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Fibromyalgia: An Invisible Medical Syndrome

By Published On: May 12th, 2024

Fibromyalgia (FM) is characterized by chronic and widespread body pain. It affects about 2% of the population, or about 4 million adults in the US, according to the CDC. The National Fibromyalgia Association (NFA) however states that it affects anywhere between five to eight million Americans. It is one of many medical syndromes that I consider “invisible” for the fact that on the surface, a person may look healthy and as if nothing ails them. Underneath, however, it is an entirely different story. 

For decades, people who had FM were often not listened to, disregarded, mis-diagnosed or worse, were considered attention-seekers or even mentally unstable (a family friend of mine was one of those unfortunate victims). But in recent years, as more research has been conducted, FM has become more widely accepted as a syndrome. Fortunately as a result of that, more treatments and ways to live with less pain or side effects has become more readily available.

The history of fibromyalgia

The concept of FM was first really given weight in 1977 when Smythe and Moldofsky mentioned fibrositis in a paper. In 1981, the first controlled study as relating to FM as a syndrome was conducted. More papers were written and research was conducted throughout the 1980s, but it wasn’t until 1987 when an article published in the Journal of the American Medical Association first used the term “fibromyalgia syndrome”. In the same article they also referred to it as a “controversial condition”. 

It was a few years later, in 1990, when The American College of Rheumatology published its first classification criteria for the syndrome. But from what I’ve gathered speaking to various doctors trying to diagnose my own syndromes, it took many more years for FM to become as widely accepted as it is today.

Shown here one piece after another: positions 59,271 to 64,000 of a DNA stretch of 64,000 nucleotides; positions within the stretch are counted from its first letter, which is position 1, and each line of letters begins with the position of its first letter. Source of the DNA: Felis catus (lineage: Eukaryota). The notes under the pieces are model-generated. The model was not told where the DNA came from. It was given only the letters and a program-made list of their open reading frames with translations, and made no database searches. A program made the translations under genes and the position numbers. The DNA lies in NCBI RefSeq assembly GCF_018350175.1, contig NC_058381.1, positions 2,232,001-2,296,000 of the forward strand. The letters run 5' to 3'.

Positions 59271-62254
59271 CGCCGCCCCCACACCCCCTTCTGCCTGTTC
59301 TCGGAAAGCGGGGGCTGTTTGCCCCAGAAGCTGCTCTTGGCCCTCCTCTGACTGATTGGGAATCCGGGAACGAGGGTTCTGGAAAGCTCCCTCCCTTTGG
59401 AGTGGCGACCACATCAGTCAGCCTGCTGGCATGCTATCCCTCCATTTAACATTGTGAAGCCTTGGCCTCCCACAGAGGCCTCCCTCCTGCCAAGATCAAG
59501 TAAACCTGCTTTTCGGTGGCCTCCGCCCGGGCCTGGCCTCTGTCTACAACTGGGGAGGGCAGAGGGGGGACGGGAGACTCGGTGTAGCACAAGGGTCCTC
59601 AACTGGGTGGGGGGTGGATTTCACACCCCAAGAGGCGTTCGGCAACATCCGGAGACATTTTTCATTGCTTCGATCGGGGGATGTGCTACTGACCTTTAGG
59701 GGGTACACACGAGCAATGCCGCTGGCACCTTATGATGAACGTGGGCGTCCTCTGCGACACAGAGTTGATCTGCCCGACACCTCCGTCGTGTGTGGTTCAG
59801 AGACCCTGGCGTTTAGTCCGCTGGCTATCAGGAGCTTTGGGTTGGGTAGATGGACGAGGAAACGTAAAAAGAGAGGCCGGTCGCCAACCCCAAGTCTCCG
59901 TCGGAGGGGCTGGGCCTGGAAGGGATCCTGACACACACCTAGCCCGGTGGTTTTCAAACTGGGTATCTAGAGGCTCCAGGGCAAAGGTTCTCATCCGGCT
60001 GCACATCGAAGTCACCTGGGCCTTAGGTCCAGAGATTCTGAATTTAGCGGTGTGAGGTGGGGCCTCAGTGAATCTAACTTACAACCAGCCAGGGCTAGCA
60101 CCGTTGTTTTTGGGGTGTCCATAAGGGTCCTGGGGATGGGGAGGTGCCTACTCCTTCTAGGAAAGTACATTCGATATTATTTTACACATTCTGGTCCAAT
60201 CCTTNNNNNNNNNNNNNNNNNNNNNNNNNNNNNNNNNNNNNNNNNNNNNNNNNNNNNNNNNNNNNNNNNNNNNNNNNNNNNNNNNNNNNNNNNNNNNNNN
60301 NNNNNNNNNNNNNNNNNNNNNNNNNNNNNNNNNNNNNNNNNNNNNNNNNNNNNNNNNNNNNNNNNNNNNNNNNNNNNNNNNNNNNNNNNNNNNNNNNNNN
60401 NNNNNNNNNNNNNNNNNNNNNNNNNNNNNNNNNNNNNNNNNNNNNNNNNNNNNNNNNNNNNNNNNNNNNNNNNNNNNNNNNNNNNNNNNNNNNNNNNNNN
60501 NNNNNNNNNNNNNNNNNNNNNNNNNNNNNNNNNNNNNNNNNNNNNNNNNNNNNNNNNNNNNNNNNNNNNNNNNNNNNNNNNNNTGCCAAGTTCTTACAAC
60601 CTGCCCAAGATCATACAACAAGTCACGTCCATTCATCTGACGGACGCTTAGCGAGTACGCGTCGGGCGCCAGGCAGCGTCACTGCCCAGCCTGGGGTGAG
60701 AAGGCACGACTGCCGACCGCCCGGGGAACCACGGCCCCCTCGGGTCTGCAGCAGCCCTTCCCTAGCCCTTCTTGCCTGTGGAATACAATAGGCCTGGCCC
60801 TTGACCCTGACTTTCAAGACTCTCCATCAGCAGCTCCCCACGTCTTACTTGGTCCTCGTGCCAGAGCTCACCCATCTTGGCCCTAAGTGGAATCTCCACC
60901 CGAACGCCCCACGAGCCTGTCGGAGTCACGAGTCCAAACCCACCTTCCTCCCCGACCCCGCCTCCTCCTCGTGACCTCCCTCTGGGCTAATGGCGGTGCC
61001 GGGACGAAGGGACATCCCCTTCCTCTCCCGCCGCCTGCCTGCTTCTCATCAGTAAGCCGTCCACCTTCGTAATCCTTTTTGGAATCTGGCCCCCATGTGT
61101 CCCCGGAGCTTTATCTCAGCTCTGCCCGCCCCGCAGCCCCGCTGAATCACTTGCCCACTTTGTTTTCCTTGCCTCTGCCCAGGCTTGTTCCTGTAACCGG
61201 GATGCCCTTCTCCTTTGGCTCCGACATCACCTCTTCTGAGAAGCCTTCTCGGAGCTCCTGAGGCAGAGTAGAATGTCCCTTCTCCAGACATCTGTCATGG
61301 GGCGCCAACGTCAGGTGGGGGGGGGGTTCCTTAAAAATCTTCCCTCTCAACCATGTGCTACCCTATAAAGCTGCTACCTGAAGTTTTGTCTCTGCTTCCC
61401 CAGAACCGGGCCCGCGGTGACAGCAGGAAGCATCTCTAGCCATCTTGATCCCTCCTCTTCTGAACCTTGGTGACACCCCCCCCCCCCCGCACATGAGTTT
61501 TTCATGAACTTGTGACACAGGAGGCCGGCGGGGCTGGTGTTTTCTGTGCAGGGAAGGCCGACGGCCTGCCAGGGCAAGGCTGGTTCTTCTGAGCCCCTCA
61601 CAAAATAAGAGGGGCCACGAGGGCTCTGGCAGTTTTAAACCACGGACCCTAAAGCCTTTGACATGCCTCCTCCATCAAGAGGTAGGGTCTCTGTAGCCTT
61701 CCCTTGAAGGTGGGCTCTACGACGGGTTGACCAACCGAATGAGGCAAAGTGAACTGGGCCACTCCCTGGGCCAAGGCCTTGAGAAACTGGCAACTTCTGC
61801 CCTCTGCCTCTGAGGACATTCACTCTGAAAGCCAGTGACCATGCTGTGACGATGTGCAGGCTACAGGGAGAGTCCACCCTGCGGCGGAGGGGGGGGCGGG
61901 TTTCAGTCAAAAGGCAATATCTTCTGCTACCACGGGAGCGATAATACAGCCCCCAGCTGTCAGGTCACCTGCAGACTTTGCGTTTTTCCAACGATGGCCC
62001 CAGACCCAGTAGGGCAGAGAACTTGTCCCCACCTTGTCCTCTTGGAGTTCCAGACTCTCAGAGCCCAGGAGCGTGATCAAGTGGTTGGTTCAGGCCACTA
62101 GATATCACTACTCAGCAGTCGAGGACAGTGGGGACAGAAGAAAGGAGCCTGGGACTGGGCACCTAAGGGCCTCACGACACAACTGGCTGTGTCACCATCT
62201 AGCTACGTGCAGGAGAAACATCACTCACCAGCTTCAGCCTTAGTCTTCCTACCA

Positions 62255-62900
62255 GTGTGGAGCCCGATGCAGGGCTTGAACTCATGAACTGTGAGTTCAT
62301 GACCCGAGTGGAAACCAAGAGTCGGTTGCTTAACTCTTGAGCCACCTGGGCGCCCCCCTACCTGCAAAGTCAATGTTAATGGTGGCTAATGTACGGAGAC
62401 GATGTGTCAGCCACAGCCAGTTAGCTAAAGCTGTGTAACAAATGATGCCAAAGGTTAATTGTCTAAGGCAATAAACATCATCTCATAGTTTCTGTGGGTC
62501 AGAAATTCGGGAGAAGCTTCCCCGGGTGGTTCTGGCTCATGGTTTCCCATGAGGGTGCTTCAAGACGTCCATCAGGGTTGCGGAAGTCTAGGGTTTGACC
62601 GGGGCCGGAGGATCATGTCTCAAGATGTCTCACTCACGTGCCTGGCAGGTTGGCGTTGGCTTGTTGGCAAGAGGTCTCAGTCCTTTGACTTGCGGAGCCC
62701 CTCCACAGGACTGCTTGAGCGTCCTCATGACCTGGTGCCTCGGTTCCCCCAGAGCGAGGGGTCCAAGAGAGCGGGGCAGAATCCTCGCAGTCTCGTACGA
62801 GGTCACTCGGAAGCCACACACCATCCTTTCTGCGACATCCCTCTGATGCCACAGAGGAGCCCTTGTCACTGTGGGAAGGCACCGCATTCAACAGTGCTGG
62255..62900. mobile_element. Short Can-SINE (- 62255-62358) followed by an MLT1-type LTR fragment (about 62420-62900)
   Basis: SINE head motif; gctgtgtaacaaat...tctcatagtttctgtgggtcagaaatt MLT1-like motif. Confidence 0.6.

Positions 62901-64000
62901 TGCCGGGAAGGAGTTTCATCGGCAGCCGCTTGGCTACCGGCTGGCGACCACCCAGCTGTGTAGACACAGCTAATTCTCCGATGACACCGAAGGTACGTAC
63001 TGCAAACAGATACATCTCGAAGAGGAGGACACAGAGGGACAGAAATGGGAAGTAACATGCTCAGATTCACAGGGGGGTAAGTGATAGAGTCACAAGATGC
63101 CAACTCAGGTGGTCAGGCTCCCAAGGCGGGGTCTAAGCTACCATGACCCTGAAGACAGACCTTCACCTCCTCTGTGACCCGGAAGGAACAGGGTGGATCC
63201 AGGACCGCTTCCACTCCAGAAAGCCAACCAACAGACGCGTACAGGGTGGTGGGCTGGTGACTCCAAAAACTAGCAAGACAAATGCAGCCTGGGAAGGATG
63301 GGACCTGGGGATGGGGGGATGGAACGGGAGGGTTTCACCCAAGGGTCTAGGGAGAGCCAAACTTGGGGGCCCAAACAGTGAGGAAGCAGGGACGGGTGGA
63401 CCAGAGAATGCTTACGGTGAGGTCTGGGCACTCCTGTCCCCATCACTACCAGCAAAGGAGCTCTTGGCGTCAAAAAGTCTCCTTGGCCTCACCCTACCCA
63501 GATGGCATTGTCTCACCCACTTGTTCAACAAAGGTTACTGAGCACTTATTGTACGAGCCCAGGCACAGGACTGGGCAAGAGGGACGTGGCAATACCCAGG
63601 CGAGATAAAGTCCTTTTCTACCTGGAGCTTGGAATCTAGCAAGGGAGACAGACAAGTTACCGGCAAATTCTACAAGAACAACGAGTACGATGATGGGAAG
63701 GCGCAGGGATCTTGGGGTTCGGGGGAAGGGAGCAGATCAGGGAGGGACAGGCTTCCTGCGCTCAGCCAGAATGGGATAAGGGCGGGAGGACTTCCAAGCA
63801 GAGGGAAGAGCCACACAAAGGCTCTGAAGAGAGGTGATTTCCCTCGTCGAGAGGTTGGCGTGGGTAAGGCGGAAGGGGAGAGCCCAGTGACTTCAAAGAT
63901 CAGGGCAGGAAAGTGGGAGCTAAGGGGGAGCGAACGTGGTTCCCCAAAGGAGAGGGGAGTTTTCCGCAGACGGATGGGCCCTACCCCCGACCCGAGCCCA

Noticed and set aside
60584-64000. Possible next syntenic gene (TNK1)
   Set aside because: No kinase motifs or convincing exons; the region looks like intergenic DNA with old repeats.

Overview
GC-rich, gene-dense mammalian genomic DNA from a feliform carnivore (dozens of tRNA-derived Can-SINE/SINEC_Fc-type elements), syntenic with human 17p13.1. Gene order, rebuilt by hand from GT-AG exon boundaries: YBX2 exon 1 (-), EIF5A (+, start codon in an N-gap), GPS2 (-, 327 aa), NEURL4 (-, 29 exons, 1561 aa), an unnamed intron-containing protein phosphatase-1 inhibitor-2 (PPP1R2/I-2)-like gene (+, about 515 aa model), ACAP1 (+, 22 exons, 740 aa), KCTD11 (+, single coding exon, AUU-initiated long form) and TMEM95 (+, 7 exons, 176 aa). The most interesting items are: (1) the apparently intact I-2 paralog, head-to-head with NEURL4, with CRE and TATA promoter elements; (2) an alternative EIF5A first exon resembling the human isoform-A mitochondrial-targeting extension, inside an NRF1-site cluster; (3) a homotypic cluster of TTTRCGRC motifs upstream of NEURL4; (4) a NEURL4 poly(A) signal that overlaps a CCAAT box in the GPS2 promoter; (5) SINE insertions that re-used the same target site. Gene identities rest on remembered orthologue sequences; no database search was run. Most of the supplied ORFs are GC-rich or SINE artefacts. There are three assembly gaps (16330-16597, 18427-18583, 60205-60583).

A personal journey

I need to jump in with my personal journey at this juncture, following the above paragraph, because when I was diagnosed about 15 years ago, I was truly lucky to have gotten an appointment with a progressive rheumatologist. After years of suffering, and after having seen doctor after doctor and having no answers and only increasing amount of pain and discomfort, my rheumatologist said that I had a clear case of FM. 

I can’t tell you the relief that I felt after talking with her and getting the results back. After years of suffering without answers or relief, I now knew what was wrong with me. But further, I now knew that I wasn’t… well, crazy. The pain that I felt was real and it was there for a reason. It was caused by abnormalities in how pain signals were being processed by my central nervous system. 

My rheumatologist shared with me that, at the time, some doctors were still coming to terms with this syndrome. That is why I said above that she was progressive, and she had me diagnosed within minutes! I was just astounded over the fact that I had spent years with unnecessary pain and discomfort because the doctors I had seen prior to her either didn’t know or didn’t believe in FM.